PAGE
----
Applied Ecosystem Services, LLC

The Environmental Issues Doctor

Photo of Total Dissolved Solids in Streams


Estimated reading time: 2 minutes

Operational and regulatory decisions depend on insights and knowledge gained from analyses of data collected in compliance with water quality permit conditions. These data need to be set in their spatial and temporal contexts and associated with aquatic biota, beneficial uses of the waters after leaving the project boundaries, and the geomorphic settings through which they flow. A white paper on the relationships of total dissolved solids (TDS) with selected minerals from a sample of streams on both sides of the Independence Mountains in northern Elko County, Nevada, is analyzed and interpreted for use by operators and regulators.

Total dissolved solids (TDS) is not a pollutant. It is considered an aesthetic issue in drinking water (as a secondary standard) and might affect crops depending on the plant, soil, and constituents contributing to TDS in irrigation water. Aquatic organisms are well adapted to temporal and spatial variation in TDS concentrations. Because TDS is a measure of those molecular ions less than 2 µm in diameter, understanding its dynamics helps both company management and regulators make well-informed decisions appropriate to locations and beneficial uses of the receiving waters.

The Jerritt Canyon Mine property occupies approximately 125 square miles in the northern Independence Mountains. Streams in the various drainage basins ultimately drain into both the Owyhee River (a tributary of the Snake River) and the North Fork Humboldt River. This white paper reports results of the initial analyses characterizing TDS in 8 streams where water samples for permit compliance have been collected in various periods over approximately 30 years.

The core question answered here is: What is TDS? The answer depends on the stream and various ions. Further analyses and modeling incorporate available data on fish and macroinvertebrates and the geomorphic contexts of the different drainage basins, the stream networks that drain them, and differences among sites within a single stream. There is no one consistent chemical (calcium, chloride, magnesium, sodium, sulfate) or water characteristic (conductivity or specific conductance) that is a consistent predictor of total dissolved solids concentrations.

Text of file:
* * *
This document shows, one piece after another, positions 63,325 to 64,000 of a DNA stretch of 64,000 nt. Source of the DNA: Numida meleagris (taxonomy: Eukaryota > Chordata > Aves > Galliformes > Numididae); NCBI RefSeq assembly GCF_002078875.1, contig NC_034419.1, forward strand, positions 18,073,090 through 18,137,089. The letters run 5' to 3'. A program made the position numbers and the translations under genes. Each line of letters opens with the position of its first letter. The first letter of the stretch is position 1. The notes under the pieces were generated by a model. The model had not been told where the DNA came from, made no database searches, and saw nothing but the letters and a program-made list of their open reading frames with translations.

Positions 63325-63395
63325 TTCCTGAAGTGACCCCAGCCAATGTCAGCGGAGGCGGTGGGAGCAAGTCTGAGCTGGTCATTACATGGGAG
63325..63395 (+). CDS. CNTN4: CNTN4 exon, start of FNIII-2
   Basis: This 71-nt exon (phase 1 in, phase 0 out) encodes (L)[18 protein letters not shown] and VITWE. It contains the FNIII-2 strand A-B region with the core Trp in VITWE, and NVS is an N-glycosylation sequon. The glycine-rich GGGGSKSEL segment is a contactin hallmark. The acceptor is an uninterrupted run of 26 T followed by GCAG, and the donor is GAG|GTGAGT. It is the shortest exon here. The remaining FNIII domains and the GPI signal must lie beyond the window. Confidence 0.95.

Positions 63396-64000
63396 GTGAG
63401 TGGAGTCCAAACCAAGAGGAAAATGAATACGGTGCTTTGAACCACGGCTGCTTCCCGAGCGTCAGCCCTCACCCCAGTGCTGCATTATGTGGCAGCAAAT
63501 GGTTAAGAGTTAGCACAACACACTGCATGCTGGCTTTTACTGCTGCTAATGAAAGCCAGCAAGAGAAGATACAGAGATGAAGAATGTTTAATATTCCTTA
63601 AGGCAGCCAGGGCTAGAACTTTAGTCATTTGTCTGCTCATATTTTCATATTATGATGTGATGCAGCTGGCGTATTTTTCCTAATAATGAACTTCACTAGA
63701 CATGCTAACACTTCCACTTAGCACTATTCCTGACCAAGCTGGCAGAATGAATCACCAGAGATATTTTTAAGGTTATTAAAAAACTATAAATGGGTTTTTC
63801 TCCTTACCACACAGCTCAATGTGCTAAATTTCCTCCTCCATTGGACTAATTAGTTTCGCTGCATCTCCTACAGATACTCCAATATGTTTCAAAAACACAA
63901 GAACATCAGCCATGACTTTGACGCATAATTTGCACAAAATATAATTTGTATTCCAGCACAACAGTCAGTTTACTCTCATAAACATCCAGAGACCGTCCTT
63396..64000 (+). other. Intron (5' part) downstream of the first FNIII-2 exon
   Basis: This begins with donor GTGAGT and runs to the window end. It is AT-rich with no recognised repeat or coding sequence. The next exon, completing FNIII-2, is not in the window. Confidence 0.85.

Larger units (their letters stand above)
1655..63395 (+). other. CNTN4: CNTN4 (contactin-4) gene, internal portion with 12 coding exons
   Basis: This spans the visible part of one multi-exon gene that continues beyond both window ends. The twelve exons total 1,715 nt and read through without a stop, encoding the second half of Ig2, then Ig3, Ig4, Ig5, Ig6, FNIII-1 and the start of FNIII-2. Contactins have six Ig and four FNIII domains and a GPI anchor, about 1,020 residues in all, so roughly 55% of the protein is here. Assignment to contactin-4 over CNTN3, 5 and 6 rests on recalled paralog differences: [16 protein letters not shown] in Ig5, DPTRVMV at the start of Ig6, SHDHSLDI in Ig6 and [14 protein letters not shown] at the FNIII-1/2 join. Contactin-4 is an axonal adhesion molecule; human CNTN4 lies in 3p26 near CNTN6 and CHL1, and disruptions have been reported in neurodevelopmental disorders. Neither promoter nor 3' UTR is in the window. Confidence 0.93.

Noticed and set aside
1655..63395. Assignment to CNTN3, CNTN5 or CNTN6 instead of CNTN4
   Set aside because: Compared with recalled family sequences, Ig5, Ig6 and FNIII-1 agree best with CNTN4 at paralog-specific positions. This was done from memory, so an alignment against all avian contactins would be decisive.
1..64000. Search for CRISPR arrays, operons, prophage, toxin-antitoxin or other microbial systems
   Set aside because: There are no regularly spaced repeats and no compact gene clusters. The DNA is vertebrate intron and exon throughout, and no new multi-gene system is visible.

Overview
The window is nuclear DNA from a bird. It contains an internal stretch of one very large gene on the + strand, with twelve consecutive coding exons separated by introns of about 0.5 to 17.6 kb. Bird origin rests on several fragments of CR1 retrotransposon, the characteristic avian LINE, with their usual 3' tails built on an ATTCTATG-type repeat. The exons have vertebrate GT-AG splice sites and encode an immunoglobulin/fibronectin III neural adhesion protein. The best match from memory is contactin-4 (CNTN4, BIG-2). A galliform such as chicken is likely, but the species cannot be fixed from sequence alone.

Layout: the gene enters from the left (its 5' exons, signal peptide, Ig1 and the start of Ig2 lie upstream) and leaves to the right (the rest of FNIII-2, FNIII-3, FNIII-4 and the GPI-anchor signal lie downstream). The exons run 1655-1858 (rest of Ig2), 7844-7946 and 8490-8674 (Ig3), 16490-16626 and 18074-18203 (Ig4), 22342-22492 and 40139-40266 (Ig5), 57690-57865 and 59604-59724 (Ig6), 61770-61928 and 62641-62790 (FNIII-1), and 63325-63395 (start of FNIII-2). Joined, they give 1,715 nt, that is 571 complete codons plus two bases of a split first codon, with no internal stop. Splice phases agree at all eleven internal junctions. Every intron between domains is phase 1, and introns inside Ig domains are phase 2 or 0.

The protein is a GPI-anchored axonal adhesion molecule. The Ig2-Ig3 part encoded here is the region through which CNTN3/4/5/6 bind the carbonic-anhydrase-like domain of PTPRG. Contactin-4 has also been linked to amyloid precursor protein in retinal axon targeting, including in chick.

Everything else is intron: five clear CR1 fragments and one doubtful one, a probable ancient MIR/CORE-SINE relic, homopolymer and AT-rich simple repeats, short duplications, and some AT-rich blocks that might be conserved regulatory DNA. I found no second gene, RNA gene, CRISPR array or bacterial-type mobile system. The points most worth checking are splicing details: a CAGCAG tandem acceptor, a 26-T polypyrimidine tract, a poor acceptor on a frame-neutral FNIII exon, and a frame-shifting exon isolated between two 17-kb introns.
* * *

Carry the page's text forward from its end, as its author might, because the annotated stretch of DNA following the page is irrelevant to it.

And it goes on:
For streams below waste rock disposal areas (RDAs) and other industrial and agricultural operations there are many extreme outlying values for chemical constituents such as total dissolved solids, specific conductance, magnesium, and sulfate. However, these maximum values are far removed from the most probable values (approximately 66% of all measured values) of these constituents in these streams. This means that the most probable measurement is far less than the maximum recorded in a stream.

This work was originally published on the Applied Ecosystem Services, LLC web site at

It is offered under the terms of the Creative Commons Attribution-NonCommercial-NoDerivatives 4.0 International license. In short, you may copy and redistribute the material in any medium or format as long as you credit Dr. Richard Shepard as the author. You may not use the material for commercial purposes, and you may not distribute modified versions.

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    Environmental Water Quality Data: Analyzing Change Over Time


    Estimated reading time: 3 minutes

    Water quality discharge permits require periodic measurement of water quality constituent concentrations to document compliance with permit conditions. In addition to correctly including concentrations below the analytical method’s detection level when describing the distribution of these concentrations there is great value for operators and environmental regulators in properly analyzing the temporal aspects of these data. A single concentration, particularly when it exceeds a standard’s threshold, lacks context and does not assess an operation’s interactions with the natural environment; it is a temporal and spatial snapshot.
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    There Is No Sound Science


    Estimated reading time: 2 minutes

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